A new year and new hope for children
by UNICEF Executive Director Catherine Russell
With the new year fast approaching, I find myself thinking a lot about the concept of hope – both the power of having it and the despair that can consume us when it is gone. Hope can drive us forward in the face of seemingly insurmountable challenges. It can be all that stops us from giving in to doubt and insecurity. And on a base level, hope can be the one thing that helps us as human beings to survive against even the longest of odds.
Hope is the foundation on which the organization I lead, UNICEF, has been built. It is the hope that we can create a world in which the rights and well-being of this and future generations of children are protected and upheld. And hope is what fuels our optimism that this mission can be achieved.
But while hope is tremendously powerful, it can also be fragile, especially when it crashes up against the harshest realities our world has to offer. And this year has been especially brutal for children across the globe.
We estimate, for example, that nearly a quarter of the world’s children are living in or fleeing from conflict zones. This includes protracted conflicts like those in Burkina Faso, the Democratic Republic of the Congo, Ukraine and Yemen, which have unleashed waves of child rights violations and years of suffering.
But 2023 also saw the rise of new conflicts. Violence between armed forces and groups in Sudan has driven at least 6 million people from their homes, more than half of whom are children, making it the largest child displacement crisis globally. Meanwhile, Gaza has become the most dangerous place in the world for children, with nearly 6,000 killed in less than three months of war.
Behind each of these numbers is a story of unimaginable child suffering, of rights violated and rights denied. I have met some of these children during my travels with UNICEF. Children like Fatima – a 16-year-old girl who I visited with recently in a hospital ward in Gaza. She was badly injured when her neighborhood was bombed in October, and the doctors have told her she will never walk again.
The suffering of these children is an indictment of a world that has failed to protect them from the dangers of war.
Making matters worse, in 2023, these new and protracted conflicts have coincided with other devastating crises. These include disasters like the catastrophic flooding in Libya or the earthquakes in Afghanistan and Morocco, disease outbreaks like the cholera epidemic in Haiti and food insecurity such as that experienced in the Horn of Africa. Climate change also continued to wreak havoc on young lives this year by causing severe droughts, heatwaves and more intense storms.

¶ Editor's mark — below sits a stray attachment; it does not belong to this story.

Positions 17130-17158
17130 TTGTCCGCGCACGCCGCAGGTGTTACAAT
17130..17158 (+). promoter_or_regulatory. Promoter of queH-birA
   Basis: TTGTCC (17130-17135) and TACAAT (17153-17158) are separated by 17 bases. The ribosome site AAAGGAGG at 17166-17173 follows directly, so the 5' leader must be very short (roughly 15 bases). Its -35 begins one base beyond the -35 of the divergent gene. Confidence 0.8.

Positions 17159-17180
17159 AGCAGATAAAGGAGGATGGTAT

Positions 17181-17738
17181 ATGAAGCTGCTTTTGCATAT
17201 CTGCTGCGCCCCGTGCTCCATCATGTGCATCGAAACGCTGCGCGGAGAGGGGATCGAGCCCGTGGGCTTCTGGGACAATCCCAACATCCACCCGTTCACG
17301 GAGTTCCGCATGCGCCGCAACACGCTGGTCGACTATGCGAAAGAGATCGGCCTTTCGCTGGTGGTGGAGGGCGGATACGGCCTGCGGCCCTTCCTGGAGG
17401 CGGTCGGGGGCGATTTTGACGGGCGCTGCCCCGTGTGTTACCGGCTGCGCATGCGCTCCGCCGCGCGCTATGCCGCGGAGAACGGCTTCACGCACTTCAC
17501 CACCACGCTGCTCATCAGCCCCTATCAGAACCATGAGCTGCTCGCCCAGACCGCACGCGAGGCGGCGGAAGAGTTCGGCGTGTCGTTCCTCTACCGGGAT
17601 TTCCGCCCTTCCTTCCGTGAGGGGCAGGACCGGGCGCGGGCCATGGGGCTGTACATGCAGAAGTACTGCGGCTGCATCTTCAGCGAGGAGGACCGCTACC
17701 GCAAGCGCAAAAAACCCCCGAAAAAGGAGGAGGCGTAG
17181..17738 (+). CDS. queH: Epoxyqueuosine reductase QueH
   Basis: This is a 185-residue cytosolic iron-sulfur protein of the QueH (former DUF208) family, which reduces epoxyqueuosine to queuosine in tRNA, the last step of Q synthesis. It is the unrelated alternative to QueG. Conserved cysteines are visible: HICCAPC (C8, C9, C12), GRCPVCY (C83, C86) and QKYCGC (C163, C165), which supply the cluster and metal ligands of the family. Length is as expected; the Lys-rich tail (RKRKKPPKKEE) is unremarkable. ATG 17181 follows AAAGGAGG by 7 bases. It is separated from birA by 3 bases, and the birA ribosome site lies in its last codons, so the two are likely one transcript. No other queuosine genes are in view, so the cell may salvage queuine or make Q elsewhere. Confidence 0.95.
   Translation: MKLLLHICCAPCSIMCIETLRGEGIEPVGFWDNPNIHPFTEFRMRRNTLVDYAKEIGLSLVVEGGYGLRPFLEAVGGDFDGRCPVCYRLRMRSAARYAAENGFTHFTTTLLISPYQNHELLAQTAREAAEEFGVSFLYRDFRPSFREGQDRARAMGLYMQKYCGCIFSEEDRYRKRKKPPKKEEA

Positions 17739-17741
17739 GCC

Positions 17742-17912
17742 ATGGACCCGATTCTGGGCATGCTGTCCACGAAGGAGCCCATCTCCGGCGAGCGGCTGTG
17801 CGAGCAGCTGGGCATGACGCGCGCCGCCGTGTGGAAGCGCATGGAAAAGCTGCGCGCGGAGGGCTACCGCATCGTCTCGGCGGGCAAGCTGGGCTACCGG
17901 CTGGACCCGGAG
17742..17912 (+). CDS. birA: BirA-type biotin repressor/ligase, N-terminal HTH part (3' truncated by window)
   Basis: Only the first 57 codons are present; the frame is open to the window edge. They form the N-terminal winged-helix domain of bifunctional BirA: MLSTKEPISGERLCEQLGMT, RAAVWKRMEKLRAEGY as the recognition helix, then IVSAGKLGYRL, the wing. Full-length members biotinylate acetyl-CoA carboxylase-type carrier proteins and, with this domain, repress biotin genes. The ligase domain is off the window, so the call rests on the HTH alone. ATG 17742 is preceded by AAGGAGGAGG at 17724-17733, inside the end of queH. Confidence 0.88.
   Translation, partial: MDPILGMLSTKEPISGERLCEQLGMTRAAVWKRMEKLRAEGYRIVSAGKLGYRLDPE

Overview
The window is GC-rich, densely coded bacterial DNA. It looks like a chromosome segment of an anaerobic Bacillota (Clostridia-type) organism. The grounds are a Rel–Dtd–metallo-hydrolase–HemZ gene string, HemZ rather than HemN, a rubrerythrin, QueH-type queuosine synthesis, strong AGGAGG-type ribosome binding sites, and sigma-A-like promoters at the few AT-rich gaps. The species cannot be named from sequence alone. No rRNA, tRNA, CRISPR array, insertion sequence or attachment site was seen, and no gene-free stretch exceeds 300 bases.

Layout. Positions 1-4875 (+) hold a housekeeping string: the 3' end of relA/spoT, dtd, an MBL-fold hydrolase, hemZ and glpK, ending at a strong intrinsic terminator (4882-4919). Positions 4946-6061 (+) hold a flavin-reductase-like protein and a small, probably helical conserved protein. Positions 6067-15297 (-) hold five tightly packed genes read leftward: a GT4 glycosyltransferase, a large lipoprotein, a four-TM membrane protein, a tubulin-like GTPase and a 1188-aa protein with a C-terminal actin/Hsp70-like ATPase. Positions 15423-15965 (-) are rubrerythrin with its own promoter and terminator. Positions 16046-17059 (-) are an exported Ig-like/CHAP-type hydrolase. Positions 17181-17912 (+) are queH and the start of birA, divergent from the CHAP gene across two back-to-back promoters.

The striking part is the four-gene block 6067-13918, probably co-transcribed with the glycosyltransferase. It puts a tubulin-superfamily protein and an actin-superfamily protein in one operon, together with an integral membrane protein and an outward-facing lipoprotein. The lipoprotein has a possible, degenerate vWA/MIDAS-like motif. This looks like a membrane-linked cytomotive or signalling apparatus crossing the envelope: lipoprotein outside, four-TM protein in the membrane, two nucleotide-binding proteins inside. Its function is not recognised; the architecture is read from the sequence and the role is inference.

Of course, such crises do not occur in a vacuum. Each has the potential to amplify the impacts of the others, exacting ever greater tolls on children and the systems they rely on.
The consequences of this are plain to see:
- The number of children living in multidimensional poverty has increased by 15 per cent to 1.2 billion globally in just the last three years
- Nearly 600 million children are not meeting minimum reading standards
- 35 million children are suffering from wasting
- Each day, nearly 14,000 children under the age of five are dying from largely preventable causes like diarrhoeal diseases and malaria
These are dark times, especially for children, which have left hope in short supply for many of us. But as Dr. Martin Luther King said, “I know, somehow, that only when it is dark enough can you see the stars.” I believe this to be true. I believe that if we look hard enough, we can see the stars. We can see the signs of hope for children, showing us that we can make the world a better place for them.
In the last 20 years, for example, we have seen a dramatic reduction in child malnutrition globally – this includes a decrease in the number of stunted children by 55 million, or over one-third. Child immunization rates, which fell dramatically during the COVID-19 pandemic, have rebounded with global immunization services reaching 4 million more children last year than in 2021. Meanwhile, we have reached the near universalization of children’s access to primary schooling.
And just two weeks ago at COP28 in Dubai, representatives from nearly 200 countries reached a landmark agreement to transition away from fossil fuel consumption. For the first time ever, the COP recognized the unique and disproportionate impacts of climate change on children's health and well-being, proposing an ‘expert dialogue’ on this issue.
UNICEF’s achievements for children in 2023 also give me hope.
In humanitarian settings, this included reaching more than 23 million people with safe drinking water and vaccinating 27 million children against measles. UNICEF and our partners also provided more than 150 million children with services for the early detection and treatment of child wasting in high-risk settings.
These results tell me that when we prioritize the rights and well-being of children, there is hope. And they show me that when we focus on reaching the most vulnerable and disadvantaged children – children living in poverty, children affected by conflicts, children with disabilities, and girls – we can create better conditions for all children.
If this year was any guide, 2024 will not be easy and there will be more challenges ahead. But we can choose to be courageous. We can choose to make bold commitments and to take decisive actions to keep children safe. And we can invest more in the systems and services that children need for their healthy growth and development.
I believe that children are the stars shining through in the night sky, and that they are our best hope for creating a better and more peaceful world. Let us be better and do more for them in 2024 and beyond.